Browse Prior Art Database

LSSD Boundary-Scan Design System for Reduced Pin-Count Testing

IP.com Disclosure Number: IPCOM000100697D
Original Publication Date: 1990-May-01
Included in the Prior Art Database: 2005-Mar-16
Document File: 2 page(s) / 60K

Publishing Venue

IBM

Related People

Bassett, RW: AUTHOR [+3]

Abstract

This article discloses a level-sensitive scan design (LSSD) boundary-scan process and method that support reduced pin-count testing. Boundary-scan latches are included in input/output (I/O) cells with minimal impact on density and performance of the functional design. These latches are connected in series with the functional data paths and are transparent (i.e., flushed through) in normal operation.

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LSSD Boundary-Scan Design System for Reduced Pin-Count Testing

       This article discloses a level-sensitive scan design
(LSSD) boundary-scan process and method that support reduced
pin-count testing.  Boundary-scan latches are included in
input/output (I/O) cells with minimal impact on density and
performance of the functional design.  These latches are connected in
series with the functional data paths and are transparent (i.e.,
flushed through) in normal operation.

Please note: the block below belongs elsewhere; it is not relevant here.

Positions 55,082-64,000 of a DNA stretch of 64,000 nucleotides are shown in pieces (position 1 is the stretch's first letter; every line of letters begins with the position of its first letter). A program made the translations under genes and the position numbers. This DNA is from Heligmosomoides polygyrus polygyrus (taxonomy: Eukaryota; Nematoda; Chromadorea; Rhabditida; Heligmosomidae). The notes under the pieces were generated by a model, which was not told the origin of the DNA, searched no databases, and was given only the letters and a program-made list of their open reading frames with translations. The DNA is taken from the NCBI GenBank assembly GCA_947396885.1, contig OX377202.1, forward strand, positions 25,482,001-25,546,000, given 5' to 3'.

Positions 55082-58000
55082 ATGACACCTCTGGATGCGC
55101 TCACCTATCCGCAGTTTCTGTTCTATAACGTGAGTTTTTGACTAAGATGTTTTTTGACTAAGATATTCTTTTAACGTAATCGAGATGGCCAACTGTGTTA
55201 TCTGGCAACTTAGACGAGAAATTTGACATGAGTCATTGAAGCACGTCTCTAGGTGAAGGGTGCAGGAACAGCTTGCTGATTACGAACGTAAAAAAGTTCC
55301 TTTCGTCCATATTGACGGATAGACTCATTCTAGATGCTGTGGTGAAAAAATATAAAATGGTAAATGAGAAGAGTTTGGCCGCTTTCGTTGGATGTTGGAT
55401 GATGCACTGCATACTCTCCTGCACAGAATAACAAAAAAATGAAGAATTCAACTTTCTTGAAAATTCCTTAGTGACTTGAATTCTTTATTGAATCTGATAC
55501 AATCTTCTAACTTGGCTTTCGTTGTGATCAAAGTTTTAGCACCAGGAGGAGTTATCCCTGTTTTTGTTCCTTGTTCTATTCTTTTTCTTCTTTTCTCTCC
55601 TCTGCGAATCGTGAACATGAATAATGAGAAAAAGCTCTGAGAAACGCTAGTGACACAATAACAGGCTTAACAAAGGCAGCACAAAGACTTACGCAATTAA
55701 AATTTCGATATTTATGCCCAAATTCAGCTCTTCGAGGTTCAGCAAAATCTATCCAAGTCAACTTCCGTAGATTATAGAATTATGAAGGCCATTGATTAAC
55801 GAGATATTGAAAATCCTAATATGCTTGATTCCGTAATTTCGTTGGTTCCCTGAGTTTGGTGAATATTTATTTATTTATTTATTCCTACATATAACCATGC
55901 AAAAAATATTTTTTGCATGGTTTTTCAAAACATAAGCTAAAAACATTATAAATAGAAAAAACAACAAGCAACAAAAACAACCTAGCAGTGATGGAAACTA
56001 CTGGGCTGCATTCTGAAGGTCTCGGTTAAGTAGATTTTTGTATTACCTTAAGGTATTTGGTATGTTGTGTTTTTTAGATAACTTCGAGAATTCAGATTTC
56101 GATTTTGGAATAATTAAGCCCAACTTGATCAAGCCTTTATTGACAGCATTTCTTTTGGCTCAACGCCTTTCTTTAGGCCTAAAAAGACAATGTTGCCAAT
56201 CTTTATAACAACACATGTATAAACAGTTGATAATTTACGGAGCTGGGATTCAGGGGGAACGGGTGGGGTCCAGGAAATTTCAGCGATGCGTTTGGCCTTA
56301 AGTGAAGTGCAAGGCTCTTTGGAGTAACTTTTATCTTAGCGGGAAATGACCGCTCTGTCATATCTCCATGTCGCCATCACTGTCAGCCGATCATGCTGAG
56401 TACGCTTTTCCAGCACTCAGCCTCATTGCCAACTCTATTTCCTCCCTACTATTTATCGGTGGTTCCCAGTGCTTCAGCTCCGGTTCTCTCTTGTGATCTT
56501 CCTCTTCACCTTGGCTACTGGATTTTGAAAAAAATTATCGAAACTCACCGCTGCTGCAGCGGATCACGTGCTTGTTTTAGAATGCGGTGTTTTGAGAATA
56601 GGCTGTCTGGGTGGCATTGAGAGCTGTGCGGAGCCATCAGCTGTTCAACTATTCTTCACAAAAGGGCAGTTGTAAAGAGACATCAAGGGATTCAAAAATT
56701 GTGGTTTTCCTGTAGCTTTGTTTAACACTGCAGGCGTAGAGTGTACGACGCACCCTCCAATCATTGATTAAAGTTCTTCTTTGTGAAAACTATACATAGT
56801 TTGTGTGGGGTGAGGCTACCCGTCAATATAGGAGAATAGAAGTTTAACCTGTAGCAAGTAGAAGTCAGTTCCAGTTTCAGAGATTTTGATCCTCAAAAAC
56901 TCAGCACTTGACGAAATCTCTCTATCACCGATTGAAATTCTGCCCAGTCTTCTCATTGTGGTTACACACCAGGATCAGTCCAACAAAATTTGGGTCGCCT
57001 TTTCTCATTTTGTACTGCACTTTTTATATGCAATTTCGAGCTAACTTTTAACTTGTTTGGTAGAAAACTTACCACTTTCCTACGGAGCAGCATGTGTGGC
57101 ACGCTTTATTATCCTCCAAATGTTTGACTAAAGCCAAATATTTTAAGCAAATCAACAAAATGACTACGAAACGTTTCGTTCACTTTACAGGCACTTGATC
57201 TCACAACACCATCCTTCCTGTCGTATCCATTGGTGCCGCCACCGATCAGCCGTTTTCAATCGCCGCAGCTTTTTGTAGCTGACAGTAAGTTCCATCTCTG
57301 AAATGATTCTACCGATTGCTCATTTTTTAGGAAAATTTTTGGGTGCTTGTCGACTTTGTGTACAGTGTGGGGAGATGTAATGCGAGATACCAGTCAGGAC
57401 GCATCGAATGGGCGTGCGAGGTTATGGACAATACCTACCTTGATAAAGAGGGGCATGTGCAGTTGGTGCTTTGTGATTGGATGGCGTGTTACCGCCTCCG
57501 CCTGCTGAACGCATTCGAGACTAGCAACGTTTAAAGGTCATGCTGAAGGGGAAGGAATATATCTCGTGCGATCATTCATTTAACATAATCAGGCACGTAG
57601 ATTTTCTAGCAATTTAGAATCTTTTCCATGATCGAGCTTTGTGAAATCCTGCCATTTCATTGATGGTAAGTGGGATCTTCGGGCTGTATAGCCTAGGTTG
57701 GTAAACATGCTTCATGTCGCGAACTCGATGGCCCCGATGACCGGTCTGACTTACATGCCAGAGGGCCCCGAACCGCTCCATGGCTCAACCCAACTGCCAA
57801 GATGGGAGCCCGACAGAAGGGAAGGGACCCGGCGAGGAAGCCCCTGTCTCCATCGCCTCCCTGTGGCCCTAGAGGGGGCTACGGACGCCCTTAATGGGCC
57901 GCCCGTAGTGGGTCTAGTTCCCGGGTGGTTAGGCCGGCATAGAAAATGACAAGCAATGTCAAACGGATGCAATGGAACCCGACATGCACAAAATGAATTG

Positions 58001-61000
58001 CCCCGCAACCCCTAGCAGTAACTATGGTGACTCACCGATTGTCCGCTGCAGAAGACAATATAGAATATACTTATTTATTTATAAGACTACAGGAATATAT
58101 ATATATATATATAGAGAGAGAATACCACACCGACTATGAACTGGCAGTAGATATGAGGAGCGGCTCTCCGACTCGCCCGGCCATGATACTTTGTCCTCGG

Reduced pin-count testing is test and stress of product using
testers with fewer fully-configured pin channels than the product has
signal I/Os.  LSSD boundary scan uses shift register latches (SRLs)
to intercept functional data I/Os, allowing product to be tested and
stressed while continuously contacting only LSSD test-function I/Os.
The elements of the process are:
1. An I/O cell library containing:
   a. conventional drivers, receivers, and common I/Os (CIOs) used
for test-function pins;
      b. drivers, receivers, and CIOs with series latches used for
data-function pins (see Fig. 1);
      c. boundary-scan buffer cells to distribute clock signals to
the boundary latches and to begin/end the boundary-scan shift
register.
2. A chip design automation method that:
   a. assigns a subset of I/O sockets as test-function I/O sockets
and the full set of I/O sockets as data I/O sockets;
      b. assigns either a data I/O placement attribute or a test-func
       tion...